Water-bottling company is sucking B.C. dry, figuratively

Nestlé pays $2.25 for a million litres of our B.C. fresh water, pours those litres into plastic bottles and sells them to B.C. resident

To the Editor,

Re: Nestlé protest just doesn’t hold water, Opinion, July 23.

Nestlé pays a toonie and a quarter for a million litres of our B.C. fresh water, pours those litres into plastic bottles and sells them to B.C. residents who owned the water in the first place but now have to buy Nestlé’s bottled water because their wells have run dry.

But in the equation there’s the necessary middleman like the store that had a manager’s special last month of $4.99 on cases of Nestlé water trapped in plastic bottles that used to be bubbling free in our mountain streams.

For every case of that bottled water sold, Nestlé can now legally buy two more million litres of B.C. water because the Liberals in Victoria say that’s just fine with them. Maybe that’s a bit harsh – the middleman needs his cut so it’s $2.50 for the store and $2.50 for Nestlé. But that’s still another million litres of B.C. water on their way into Nestlé’s plastic prisons with a quarter back in change.

Edwin TurnerNanaimo

 

To the Editor,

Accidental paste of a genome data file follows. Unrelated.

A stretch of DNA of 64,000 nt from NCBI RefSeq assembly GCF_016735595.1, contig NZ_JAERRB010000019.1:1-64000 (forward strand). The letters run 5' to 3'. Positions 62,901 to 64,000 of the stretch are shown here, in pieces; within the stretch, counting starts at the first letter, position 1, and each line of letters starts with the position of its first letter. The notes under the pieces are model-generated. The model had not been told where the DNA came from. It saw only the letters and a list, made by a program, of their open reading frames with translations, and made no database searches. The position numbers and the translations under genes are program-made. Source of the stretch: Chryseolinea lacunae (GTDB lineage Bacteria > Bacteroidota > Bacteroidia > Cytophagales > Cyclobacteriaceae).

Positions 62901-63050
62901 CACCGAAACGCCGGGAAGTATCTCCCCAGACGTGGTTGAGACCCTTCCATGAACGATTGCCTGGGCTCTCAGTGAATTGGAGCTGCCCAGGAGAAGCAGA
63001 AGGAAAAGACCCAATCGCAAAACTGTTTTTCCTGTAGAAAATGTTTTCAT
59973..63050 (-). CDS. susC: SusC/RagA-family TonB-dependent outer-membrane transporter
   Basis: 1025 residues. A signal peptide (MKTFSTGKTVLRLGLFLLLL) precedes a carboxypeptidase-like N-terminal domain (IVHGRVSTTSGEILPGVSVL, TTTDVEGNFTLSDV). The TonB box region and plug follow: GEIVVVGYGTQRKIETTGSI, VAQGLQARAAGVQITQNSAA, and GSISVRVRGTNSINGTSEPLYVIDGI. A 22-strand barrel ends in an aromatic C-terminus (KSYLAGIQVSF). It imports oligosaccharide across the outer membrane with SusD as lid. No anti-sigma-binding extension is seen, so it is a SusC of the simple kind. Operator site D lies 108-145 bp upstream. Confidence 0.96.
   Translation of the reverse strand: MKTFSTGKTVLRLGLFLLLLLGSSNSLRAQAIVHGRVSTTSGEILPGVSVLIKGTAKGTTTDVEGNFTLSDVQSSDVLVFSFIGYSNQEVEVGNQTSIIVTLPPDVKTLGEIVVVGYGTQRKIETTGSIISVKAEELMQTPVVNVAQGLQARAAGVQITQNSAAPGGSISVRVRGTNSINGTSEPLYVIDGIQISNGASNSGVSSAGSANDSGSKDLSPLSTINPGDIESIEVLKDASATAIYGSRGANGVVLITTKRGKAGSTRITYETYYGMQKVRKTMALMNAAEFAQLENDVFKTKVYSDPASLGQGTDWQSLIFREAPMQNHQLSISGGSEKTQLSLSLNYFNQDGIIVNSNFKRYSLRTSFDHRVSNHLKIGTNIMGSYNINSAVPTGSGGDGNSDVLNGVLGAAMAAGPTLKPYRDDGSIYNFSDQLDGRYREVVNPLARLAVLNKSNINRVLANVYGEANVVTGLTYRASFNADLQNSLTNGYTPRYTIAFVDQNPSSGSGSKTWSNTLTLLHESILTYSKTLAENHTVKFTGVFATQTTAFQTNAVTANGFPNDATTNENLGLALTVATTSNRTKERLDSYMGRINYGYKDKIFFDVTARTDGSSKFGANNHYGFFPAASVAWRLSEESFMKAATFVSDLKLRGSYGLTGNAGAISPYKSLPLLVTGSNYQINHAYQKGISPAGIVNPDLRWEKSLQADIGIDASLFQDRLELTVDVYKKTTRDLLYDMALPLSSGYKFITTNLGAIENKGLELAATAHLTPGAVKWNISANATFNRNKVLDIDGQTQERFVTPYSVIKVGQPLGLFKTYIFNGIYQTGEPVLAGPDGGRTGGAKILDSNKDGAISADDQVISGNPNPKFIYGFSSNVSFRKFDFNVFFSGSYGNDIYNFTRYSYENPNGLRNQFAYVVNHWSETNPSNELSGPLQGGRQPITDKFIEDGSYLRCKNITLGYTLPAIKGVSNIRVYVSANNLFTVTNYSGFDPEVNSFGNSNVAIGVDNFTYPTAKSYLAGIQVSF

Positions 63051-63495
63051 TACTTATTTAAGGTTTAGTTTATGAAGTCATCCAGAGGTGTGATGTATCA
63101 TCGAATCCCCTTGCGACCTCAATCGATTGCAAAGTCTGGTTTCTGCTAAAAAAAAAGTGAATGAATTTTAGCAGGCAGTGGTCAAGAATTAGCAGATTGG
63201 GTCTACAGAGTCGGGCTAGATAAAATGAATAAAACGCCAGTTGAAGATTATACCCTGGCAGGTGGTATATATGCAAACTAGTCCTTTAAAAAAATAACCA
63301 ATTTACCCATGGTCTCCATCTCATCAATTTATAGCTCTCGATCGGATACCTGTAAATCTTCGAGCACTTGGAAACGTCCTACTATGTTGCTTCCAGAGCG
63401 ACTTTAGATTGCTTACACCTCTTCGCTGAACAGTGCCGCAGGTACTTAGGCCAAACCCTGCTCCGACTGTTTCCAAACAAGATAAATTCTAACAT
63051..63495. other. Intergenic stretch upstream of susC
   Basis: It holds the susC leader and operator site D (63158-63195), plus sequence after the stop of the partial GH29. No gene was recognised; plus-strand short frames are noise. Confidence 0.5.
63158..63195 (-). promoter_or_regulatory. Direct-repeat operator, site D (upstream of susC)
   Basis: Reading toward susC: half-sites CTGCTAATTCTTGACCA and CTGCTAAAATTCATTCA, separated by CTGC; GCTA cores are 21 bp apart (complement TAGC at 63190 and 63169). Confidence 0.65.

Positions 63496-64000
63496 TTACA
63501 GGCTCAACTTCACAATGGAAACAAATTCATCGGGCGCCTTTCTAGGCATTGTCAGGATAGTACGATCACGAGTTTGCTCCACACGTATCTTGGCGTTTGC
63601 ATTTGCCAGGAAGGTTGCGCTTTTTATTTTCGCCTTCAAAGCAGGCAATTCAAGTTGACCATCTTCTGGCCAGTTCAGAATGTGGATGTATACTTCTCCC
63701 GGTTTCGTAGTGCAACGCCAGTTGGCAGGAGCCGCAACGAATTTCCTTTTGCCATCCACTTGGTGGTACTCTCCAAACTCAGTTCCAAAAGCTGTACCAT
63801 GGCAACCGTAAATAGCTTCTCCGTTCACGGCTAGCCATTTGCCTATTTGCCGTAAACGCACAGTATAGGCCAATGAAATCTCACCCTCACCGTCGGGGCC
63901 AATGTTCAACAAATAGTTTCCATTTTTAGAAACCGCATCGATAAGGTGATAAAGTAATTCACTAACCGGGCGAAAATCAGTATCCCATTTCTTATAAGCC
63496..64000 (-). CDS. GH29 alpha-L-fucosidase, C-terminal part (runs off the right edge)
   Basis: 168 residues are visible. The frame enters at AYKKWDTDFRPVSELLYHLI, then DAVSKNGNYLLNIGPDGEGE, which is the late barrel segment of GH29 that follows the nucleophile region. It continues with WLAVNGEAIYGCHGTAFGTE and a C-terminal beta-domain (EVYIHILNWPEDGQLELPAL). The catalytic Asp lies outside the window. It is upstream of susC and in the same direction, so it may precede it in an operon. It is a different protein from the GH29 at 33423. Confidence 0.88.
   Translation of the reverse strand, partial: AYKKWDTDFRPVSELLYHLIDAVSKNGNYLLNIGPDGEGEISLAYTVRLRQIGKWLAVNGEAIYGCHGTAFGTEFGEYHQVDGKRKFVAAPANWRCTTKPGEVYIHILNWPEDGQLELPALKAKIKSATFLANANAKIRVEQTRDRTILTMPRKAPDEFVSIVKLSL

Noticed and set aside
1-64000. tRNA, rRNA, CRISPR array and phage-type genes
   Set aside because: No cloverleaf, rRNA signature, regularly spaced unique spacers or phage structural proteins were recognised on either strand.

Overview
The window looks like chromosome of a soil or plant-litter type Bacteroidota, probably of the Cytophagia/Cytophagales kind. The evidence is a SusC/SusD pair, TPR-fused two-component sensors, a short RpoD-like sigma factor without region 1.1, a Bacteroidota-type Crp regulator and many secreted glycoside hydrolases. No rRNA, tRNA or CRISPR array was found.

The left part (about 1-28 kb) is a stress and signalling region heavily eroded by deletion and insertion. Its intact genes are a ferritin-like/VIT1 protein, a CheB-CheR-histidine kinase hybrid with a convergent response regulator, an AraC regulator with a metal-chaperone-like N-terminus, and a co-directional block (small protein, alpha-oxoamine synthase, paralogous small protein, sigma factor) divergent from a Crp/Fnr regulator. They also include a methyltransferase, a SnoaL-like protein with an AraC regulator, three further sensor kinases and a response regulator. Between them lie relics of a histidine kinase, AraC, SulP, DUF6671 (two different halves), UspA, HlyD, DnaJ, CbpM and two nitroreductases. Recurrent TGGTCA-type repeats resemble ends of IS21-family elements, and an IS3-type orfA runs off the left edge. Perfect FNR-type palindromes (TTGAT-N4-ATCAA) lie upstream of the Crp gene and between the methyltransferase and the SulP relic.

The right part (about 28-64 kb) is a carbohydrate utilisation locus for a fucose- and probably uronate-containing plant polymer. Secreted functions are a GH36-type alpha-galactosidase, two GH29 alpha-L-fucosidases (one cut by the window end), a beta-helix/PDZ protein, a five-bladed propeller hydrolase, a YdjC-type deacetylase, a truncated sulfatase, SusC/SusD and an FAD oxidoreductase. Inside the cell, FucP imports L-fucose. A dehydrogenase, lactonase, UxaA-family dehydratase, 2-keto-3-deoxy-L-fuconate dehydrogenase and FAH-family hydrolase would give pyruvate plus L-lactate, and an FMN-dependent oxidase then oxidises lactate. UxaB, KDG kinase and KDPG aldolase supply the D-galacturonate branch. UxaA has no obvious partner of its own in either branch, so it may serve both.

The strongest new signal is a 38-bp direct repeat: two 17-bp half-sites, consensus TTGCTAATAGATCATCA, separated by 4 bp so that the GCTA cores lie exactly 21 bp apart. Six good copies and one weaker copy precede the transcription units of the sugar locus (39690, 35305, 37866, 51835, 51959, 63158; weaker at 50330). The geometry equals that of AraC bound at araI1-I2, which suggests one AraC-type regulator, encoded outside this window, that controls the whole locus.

Re: Nestlé protest just doesn’t hold water, Opinion, July 23.

As a representative of WaterWealth, I sincerely apologize to the columnist if he took the words “suck B.C. dry” literally and mistook the opening comment for the whole conversation. Feedback we have received indicates that the public went well beyond that opening comment to understand the broader issues that the petition was about – primary among them being to ensure that the Water Sustainability Act is sufficiently funded to be fully implemented.

The review of rental rates under the act, that the petition sought and that the province promised even before the petition was delivered, is but one more step in the ongoing work to ensure that the public’s voice is heard in development of strong regulations for the Water Sustainability Act, the first major update of B.C. water law in over a century.

Ian Stephencampaign directorWaterWealth Project

 

To the Editor,

Re: Nestlé protest just doesn’t hold water, Opinion, July 23.

One jug of ice-cold, good Nanaimo water poured on the hotheads. Nice one. Keep the common sense coming.

Charles ReidNanaimo

 

To the Editor,

Re: Nestlé protest just doesn’t hold water, Opinion, July 23.

The columnist may have missed the main point as to why people are protesting in the first place. I agree with him wholeheartedly; let’s fill our water bottles and put them in the fridge. “Fight the corporations,” as he says.

The argument, however, between Nestlé and the public isn’t centred around having enough drinking water for everyone; the reckless ability and power these big companies have goes far beyond what little power the public has.

I’m not arguing that Nestlé should reduce its outputs, but it should be paying much more for the privileged access to water. The ‘protest’ against Nestlé is really a protest at how much our resources can be exploited by big companies: regardless of whether or not Nestlé does “suck B.C. dry.”

Branden ChaseNanaimo

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